The Four Essential Inputs of the Consistently Creative (and Productive) Freelancer

Whether you craft jewelry, words, or images, behind every good creative freelancer is a system designed to keep them productive over the long haul. Having a system establishes consistency, both for your income and your productivity as an artist and freelancer.

The problem is that most of us aren’t given a roadmap to creating such a system when we first start. In fact, many freelancers just develop a system out trial and error along with a dash of advice from freelancing advice gurus. For a beginning creative freelancer, this can seem like a daunting challenge, but it’s actually very simple.

Here’s a quick rundown on what you need at a minimum to be a productive creative freelancer over your freelancing career:
Now here’s the longer explanation…

  1. Money: Bank account and Excel spreadsheet (or some other accounting software)
  2. Clients: Freelancing platform of website
  3. Ideas: Idea Notebook or Journal
  4. Energy: Good food, exercise, sleep, and people

In order for a system to run, you need inputs and outputs. In the same way, a creative freelancer needs a system to keep everything running smoothly. As a creative freelancer, your output is your work whether that’s a piece of art, piece of fabric, or piece of advice. To make your best output, you have to be careful of your inputs, what you feed you into your system.

At its most basic level, freelancers only need to manage four inputs, two external (money and clients) and two internal (ideas and energy) to have a successful business.

External Inputs: These are things that come from the outside world

  • Money: Creative freelancing is a business. To treat it like one, you need a system to control the money flowing through your work. Keep track of your expenses as well as your payments so you can live the life you want, save for a rainy day, and invest in an upgrade, when needed.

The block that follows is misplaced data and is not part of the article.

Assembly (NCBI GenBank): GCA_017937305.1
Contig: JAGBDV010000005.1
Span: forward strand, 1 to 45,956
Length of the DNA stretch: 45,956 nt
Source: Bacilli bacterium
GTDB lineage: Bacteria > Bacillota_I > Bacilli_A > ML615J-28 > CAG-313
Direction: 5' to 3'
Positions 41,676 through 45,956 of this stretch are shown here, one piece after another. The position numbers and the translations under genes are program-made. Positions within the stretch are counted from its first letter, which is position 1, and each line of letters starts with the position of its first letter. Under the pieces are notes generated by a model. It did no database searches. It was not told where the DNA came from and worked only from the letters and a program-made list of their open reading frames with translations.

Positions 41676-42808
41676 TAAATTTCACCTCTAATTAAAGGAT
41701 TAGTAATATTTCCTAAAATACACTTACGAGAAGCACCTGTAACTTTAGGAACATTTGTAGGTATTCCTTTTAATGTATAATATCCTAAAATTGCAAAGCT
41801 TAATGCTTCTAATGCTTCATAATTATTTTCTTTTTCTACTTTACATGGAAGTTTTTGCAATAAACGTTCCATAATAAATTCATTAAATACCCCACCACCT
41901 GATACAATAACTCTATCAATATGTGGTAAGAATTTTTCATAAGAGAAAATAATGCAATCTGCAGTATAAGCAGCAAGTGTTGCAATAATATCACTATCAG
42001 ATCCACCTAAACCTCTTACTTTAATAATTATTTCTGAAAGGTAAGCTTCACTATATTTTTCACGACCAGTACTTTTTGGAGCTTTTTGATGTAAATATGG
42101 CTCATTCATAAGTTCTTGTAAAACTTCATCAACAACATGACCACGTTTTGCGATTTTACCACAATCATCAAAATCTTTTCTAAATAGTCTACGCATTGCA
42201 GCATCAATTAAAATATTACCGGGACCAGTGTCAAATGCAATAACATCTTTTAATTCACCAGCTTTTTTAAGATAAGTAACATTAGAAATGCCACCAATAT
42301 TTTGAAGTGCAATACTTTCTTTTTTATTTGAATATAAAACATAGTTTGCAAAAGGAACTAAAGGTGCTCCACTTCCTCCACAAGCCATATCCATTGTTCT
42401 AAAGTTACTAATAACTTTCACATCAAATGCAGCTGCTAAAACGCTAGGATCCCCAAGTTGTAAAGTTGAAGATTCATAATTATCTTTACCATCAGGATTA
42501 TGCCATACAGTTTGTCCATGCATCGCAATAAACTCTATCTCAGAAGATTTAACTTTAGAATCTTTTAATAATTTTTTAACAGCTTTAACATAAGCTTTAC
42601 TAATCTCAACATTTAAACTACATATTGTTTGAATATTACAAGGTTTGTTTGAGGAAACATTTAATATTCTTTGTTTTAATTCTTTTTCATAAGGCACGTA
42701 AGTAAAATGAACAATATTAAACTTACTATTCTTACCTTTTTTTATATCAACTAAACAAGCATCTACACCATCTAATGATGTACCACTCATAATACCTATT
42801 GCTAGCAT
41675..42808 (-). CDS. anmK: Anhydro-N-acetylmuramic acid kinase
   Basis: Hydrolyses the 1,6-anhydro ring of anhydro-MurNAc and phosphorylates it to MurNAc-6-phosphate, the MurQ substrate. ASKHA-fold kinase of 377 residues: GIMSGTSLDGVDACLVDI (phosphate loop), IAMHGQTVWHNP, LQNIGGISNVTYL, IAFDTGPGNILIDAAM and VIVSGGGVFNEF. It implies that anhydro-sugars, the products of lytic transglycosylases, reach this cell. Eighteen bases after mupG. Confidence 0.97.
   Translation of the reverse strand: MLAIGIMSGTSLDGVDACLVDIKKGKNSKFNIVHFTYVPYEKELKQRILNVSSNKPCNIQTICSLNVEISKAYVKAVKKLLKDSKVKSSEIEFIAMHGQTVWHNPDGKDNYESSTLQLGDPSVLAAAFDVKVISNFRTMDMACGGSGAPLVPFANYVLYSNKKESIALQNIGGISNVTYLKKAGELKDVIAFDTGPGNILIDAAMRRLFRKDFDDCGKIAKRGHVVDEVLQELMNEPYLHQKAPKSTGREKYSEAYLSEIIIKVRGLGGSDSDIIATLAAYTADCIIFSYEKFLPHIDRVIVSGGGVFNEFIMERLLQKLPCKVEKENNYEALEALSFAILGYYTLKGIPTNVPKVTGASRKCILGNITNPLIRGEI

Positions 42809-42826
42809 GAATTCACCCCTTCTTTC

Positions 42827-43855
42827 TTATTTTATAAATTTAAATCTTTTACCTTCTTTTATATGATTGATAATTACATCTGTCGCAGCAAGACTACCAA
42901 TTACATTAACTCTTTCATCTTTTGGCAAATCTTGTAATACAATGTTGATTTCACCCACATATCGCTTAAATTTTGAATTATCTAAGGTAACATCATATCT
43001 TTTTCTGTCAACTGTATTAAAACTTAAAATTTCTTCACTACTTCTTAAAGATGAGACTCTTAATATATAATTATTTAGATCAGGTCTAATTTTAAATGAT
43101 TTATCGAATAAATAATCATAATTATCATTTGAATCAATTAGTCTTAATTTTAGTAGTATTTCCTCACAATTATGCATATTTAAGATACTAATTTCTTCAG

• Clients: What is a freelancer without a client? Broke. Clients, along with money, are the lifeblood of a freelancer, so you need to have a system in place that tracks who you worked with. You might want to include who you want to work with if you’re feeling really proactive. Why do you need to keep track of who you worked with? Simple. You need to keep a record in case of any disputes. Plus, it’s also handy to send a quick “How are you doing?” to a client who you haven’t heard from in a while.

Internal: There are things that you bring to the outside world

  • Ideas: Creative freelancers are paid for their ability to turn ideas and concepts into reality. Because of that, ideas are your currency. They are your value. Therefore, it pays for a creative freelancer to invest in capturing and using the ideas. Don’t wait for inspiration to strike! Practice the craft of taking daily inspiration from the things around you and using to make stuff. All you need is a simple notebook or tablet. (Evernote might be an option too.) Record your random thoughts or ideas, things that inspire you, and things that motivate you. Periodically go back through the list and see what you can come up with.
  • Energy: Creative freelancers depend on a healthy mind and body to do their best. Forget the image of the “starving artist” or the “alcoholic genius”. These are stereotypes (for the most part). If you want to consistently produce good craft, you need to take care of your body and mind. In particular, you need to take care of the body you’re in and the people who are around you.

Feeding these systems with the right inputs will ensure that you have the creativity and productivity (the two hallmarks of an expert creative freelancer). You can’t wait until the Muse arrives to get your paycheck. You can’t wait until a favorite client does not pay to start a savings account. You need to do this now!

"Eric is absolutely a talent that stands out among the crowd. I have been lucky to work with Eric on several website development projects over the past year. What's really impressed me with Eric is his eye for design and ability to translate that into excellent user experiences. And, of course, his great sense of humor, and willingness to lend a hand. Eric would truly be an asset for anyone looking for a UI/UX designer or web developer."
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